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AB1100-HPR Effect of Resistance Training in Women with Joint Hypermobility – Preliminary Results of A Randomised Controlled Trial
  1. G. Luder1,2,
  2. C. Mueller Mebes1,
  3. M.L. Verra1,
  4. D. Aeberli3,
  5. J.-P. Baeyens2
  1. 1Department of Physiotherapy, Inselspital, Bern University Hospital, Bern, Switzerland
  2. 2Physical education and physiotherapy, Vrije Universiteit Brussel, Brussel, Belgium
  3. 3Department of Rheumatology, Clinical Immunology and Allergology, Inselspital, Bern University Hospital, Bern, Switzerland


Background Little is known about the clinical management of persons with generalized joint hypermobility (GJH). Affected persons are often restricted in performing sports or leisure activities, as well as during work, due to pain and disability (1). Adequate muscle strength for movement control might be an important issue to overcome these restrictions. Resistance training has the possibility to improve muscle strength (2), but so far no study investigated how resistance training influences strength and muscle size in women with GJH.

Objectives To evaluate the effects of a 12-week resistance training program on muscle properties of women with GJH.

Methods This pragmatic randomised controlled trial included 51 hypermobile women (mean age 26.5, sd 4.5 years) with a Beighton-score of six or more (3). 27 women performed for 12 weeks a guided resistance training twice weekly and 24 women did not exercise. Before and after the 12 weeks maximum isometric strength of knee extensors and flexors was measured, which was the primary outcome. Additionally muscle cross-sectional-area (mCSA) of the thigh was measured at 33% above the knee, using peripheral quantitative computer tomography (pQCT). Data were analysed on an intention-to-treat basis. Differences between groups were tested with independent t-test at a significance level of p=0.05.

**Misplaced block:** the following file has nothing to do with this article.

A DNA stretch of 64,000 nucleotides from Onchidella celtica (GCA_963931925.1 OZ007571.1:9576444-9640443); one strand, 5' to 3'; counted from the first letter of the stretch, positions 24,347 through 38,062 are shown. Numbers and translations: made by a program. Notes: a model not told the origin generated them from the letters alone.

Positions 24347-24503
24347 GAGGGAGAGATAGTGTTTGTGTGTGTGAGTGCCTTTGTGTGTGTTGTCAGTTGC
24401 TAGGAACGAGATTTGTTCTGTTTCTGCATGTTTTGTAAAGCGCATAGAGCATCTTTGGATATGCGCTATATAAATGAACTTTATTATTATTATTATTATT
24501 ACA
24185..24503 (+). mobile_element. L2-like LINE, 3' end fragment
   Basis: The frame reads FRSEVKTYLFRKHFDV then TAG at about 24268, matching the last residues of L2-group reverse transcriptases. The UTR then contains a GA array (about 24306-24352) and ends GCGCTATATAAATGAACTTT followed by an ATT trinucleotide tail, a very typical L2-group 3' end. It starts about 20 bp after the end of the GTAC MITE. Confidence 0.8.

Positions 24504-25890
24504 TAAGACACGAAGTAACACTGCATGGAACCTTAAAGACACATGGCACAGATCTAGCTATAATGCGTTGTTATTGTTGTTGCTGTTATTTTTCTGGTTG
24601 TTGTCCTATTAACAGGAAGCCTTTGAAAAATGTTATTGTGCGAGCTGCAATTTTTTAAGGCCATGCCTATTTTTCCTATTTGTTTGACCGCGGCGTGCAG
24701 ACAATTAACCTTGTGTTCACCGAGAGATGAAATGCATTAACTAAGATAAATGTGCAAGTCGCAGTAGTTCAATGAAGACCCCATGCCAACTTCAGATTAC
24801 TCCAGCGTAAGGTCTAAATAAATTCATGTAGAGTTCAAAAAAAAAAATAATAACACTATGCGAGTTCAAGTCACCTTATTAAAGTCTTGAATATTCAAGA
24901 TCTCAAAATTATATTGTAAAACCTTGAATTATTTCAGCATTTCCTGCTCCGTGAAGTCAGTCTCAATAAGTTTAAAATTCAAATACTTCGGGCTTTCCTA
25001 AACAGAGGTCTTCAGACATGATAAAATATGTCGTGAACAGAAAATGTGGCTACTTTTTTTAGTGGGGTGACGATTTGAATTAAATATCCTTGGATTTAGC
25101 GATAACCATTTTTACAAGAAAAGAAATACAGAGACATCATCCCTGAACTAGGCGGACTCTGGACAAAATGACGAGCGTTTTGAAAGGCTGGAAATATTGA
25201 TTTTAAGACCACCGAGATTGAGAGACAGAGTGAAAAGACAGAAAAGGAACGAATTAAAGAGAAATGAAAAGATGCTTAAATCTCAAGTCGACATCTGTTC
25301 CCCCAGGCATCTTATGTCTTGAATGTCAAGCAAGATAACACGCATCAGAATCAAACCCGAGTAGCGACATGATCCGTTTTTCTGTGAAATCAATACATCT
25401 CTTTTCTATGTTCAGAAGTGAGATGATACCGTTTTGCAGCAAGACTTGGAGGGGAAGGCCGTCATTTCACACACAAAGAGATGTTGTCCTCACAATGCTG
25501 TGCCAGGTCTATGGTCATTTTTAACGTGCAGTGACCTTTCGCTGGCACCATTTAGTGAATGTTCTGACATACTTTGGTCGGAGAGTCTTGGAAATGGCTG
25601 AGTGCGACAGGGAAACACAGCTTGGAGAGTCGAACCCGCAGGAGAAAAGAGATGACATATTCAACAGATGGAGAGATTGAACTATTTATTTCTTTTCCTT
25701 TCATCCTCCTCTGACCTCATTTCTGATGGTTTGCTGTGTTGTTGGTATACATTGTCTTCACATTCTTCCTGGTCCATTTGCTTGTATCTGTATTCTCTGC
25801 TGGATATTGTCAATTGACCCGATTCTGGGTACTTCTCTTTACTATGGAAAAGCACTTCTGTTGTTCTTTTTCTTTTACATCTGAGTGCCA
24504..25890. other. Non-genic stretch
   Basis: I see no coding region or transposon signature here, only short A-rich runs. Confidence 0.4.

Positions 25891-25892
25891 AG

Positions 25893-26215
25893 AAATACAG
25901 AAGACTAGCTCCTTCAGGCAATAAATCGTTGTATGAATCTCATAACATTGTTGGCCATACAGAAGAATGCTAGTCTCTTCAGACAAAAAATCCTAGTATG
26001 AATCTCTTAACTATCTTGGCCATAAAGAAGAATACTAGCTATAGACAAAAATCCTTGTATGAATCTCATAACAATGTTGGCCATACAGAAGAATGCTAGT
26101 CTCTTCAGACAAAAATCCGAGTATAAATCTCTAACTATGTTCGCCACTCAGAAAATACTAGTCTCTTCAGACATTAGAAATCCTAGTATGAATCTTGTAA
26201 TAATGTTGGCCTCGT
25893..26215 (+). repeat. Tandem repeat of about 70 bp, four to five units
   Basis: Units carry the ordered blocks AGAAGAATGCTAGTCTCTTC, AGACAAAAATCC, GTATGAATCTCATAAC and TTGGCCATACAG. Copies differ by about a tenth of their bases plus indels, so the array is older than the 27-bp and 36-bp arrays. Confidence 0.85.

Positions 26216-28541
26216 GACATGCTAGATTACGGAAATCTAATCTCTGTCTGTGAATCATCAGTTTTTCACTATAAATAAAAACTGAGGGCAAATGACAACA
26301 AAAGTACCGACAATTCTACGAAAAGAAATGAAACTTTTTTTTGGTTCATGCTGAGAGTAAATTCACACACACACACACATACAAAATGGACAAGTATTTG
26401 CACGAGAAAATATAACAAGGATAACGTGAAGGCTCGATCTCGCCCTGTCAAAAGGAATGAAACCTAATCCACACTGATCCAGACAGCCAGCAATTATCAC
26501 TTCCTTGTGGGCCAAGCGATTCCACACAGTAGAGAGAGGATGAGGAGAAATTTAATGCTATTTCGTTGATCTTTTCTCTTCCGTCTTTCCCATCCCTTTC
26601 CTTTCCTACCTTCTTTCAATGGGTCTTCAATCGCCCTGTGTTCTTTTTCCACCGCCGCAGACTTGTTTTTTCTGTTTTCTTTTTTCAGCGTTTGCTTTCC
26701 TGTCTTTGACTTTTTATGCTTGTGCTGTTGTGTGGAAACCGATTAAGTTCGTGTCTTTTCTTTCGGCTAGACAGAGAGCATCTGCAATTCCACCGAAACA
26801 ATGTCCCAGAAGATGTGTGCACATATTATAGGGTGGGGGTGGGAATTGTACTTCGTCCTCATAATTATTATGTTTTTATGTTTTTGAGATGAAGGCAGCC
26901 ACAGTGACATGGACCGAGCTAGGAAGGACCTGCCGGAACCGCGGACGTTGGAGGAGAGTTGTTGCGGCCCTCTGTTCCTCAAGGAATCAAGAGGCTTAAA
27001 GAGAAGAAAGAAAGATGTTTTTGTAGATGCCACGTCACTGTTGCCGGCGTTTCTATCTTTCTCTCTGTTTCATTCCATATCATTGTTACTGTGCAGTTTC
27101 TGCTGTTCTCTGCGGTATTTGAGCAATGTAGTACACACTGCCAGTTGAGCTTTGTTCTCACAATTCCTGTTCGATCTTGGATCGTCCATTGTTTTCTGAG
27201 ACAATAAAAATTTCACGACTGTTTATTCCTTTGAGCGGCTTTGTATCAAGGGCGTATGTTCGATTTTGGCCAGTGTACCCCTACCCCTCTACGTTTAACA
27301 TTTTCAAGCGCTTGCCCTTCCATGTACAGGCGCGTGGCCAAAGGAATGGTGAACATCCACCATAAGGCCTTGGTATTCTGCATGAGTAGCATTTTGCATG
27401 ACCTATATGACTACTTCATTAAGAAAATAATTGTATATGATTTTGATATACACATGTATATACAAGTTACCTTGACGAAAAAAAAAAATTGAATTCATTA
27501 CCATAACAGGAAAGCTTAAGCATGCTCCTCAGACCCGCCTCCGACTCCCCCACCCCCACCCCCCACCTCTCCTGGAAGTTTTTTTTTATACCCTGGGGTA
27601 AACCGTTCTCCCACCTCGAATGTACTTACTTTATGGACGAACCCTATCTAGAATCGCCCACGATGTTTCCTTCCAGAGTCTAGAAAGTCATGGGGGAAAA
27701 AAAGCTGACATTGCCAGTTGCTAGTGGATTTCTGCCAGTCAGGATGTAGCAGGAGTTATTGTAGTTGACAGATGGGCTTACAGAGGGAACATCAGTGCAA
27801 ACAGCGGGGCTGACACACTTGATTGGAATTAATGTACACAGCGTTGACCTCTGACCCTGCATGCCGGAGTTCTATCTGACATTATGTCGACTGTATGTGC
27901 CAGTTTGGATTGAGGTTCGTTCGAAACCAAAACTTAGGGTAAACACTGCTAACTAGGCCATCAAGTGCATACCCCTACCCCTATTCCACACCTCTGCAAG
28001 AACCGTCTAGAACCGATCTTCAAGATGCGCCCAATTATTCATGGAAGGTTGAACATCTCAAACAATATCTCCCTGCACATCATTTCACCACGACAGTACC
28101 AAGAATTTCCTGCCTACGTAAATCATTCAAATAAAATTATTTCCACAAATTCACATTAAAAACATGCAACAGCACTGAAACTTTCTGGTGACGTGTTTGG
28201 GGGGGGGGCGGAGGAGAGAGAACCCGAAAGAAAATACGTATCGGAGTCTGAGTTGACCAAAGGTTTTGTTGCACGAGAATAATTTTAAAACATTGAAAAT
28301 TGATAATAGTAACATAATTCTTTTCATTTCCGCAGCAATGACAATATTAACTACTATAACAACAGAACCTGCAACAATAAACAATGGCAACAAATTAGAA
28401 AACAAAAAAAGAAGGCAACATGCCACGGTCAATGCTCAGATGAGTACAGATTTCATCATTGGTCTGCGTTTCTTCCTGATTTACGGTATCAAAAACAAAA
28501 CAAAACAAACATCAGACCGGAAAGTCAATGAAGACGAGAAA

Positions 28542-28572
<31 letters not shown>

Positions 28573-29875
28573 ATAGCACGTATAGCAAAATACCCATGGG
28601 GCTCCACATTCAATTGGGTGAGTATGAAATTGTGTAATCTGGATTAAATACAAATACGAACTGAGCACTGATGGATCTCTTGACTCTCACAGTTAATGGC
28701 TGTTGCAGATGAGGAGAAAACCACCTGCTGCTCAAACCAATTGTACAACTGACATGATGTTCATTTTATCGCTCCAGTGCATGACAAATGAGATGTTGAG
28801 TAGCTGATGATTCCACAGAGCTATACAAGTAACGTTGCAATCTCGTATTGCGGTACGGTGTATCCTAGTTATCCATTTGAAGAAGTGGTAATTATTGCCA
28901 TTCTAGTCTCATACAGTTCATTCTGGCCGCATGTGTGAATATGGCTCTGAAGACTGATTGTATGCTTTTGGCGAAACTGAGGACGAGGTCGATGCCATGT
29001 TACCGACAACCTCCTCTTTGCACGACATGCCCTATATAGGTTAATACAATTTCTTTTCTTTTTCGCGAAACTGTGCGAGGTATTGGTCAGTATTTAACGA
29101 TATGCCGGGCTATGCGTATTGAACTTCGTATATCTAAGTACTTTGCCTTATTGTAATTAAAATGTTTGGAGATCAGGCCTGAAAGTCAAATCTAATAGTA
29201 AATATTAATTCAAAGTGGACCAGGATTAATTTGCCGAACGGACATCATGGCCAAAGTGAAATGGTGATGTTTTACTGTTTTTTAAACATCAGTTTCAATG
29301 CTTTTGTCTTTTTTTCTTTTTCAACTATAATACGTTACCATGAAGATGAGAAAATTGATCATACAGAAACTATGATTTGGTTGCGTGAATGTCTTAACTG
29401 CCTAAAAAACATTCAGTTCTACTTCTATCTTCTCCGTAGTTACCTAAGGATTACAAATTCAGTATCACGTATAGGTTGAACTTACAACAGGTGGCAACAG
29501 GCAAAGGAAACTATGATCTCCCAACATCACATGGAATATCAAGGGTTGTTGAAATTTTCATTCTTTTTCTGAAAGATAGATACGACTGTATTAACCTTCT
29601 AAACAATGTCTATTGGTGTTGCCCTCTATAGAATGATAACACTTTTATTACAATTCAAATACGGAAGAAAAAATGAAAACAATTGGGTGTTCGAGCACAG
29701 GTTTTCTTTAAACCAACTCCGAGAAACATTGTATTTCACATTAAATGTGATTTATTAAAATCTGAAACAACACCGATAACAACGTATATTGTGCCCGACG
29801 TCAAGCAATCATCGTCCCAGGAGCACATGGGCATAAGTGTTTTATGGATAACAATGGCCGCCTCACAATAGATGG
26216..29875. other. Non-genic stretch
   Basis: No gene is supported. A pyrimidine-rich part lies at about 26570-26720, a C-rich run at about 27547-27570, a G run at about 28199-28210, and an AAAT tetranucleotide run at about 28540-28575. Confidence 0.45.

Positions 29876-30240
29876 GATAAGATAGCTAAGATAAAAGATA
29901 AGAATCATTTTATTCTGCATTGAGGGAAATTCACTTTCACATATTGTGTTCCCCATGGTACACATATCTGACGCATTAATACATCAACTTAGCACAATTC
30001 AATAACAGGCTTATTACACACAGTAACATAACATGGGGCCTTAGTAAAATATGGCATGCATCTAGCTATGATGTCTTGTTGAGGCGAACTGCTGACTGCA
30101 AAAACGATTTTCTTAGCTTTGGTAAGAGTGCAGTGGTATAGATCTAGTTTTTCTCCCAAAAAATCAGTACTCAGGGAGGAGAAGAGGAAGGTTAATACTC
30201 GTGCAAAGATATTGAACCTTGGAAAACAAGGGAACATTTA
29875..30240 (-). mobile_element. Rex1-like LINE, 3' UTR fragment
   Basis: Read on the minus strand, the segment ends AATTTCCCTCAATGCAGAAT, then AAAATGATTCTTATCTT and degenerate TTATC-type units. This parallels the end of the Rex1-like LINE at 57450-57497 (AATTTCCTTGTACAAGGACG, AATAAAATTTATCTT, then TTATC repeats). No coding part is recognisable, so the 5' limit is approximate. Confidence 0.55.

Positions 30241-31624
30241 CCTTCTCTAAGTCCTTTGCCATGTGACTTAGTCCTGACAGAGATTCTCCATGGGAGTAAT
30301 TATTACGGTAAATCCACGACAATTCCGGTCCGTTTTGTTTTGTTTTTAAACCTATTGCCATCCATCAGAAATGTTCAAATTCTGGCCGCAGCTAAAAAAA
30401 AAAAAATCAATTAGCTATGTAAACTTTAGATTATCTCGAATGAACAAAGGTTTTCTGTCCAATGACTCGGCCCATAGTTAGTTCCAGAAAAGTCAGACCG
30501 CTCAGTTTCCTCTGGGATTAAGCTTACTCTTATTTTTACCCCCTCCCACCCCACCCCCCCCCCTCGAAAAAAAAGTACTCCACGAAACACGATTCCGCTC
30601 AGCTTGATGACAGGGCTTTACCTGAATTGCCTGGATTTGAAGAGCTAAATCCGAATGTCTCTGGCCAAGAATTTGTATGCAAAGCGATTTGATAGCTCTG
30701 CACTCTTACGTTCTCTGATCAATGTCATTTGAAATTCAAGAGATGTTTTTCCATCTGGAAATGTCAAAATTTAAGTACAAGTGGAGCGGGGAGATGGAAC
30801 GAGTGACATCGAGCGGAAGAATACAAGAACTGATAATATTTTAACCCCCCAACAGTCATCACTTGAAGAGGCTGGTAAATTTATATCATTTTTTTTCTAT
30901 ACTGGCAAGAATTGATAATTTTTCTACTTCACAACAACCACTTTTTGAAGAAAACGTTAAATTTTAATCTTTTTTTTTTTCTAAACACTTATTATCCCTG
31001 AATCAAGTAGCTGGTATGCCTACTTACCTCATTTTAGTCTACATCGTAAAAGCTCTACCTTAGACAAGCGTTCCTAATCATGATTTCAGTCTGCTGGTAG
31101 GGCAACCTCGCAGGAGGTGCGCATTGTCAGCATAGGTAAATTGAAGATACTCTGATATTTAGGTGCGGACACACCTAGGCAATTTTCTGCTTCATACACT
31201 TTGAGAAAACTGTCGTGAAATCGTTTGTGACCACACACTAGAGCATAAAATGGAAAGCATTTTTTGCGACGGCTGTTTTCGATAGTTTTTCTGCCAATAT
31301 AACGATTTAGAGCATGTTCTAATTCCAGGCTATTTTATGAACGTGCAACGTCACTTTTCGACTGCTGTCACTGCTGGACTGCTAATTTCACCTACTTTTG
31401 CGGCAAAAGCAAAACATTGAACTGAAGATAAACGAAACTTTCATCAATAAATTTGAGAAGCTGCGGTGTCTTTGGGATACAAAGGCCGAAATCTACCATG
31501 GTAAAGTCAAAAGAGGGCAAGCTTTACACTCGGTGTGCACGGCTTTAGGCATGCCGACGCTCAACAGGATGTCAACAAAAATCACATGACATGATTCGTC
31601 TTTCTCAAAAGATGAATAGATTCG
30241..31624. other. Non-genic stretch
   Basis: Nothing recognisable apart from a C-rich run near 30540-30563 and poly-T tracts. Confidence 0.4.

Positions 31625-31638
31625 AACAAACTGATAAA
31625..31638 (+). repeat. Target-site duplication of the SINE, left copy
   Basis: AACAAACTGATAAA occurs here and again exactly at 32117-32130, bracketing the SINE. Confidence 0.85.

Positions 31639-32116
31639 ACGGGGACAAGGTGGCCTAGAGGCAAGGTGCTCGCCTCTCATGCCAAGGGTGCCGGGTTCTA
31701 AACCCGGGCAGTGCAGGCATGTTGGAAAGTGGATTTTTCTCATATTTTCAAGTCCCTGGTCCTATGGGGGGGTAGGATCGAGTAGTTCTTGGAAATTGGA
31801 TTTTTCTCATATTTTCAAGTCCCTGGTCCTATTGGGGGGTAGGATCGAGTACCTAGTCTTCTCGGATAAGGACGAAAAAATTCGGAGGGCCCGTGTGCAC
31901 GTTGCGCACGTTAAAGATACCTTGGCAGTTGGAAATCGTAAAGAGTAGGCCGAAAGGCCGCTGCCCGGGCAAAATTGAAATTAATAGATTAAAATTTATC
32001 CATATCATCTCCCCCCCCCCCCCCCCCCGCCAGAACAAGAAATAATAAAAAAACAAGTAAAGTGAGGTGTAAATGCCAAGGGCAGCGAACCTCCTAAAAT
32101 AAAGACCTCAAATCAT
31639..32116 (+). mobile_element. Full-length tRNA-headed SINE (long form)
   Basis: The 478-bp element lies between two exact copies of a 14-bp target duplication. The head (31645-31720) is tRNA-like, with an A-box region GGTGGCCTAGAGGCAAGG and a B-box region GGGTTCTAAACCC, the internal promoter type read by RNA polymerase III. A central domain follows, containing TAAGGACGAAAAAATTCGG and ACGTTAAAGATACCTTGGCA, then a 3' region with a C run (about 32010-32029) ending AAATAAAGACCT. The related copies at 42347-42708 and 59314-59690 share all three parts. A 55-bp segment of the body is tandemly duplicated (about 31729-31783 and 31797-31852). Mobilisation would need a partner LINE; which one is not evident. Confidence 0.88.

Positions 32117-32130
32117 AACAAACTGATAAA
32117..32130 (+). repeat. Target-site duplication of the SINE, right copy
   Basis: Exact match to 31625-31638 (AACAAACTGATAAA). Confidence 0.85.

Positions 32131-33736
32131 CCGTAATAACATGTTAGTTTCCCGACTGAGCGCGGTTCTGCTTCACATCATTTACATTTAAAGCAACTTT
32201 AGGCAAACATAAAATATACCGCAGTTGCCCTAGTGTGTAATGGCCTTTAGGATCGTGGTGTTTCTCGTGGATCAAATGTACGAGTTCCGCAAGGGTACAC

Results The groups were comparable at baseline. Change of maximum strength of knee extensors in the training group was 6.3 N (sd 57.7, CI -16.5 to 29) and in the control group 8.3 N (sd 42.1, CI -9.4 to 26.1), with no significant difference between groups. Similar results were seen for knee flexors: change in training group was 8.0 N (sd 59.8, CI -15.6 to 31.7) and in control group 16.1 N (sd 42.8, CI -2.0 to 34.2). Muscle CSA of the thigh in the training group showed a significant increase (194 mm2, CI 78 to 310 mm2), compared to the control group (46 mm2, CI -25 to 118 mm2; p=0.031). Muscle mass at the thigh significantly increased 19.1 mg (sd 27.3, CI 8.3 to 29.9) in the training group, compared to the control group with 4.3 mg (sd 14.4, CI -1.8 to 10.33) mean change. Muscle density, however, showed no change in both groups.

Conclusions The 12-week resistance training did not change isometric knee muscle strength, but led to a significant increase of mCSA of the thigh in women with GJH. However, this difference was only 2.4% and thus may not be clinically significant. In strength testing possibly no change was seen because the dynamic training could not be transformed to the isometric test condition and the intensity of the training might not have been high enough. The detailed analysis of the training protocols will provide further details concerning this issue. However, the small increase in muscle area may indicate that strength training is a possible option for these hypermobile women. Further analysis of the additional measurements in this trial, may give more insight into changes in pain or disability. Further research should investigate if the muscle increase could be optimized by a more intense or better supervised training.

  1. Simmonds & Keer, Manual Therapy. 2007:298–309

  2. Roth et al. J Am Geriatr Soc. 2001:1428–1433.

  3. Remvig et al. The Journal of Rheumatology. 2007:798–803

Acknowledgement The study was approved by the Ethics Committee of Canton Bern (222/12).

Disclosure of Interest None declared

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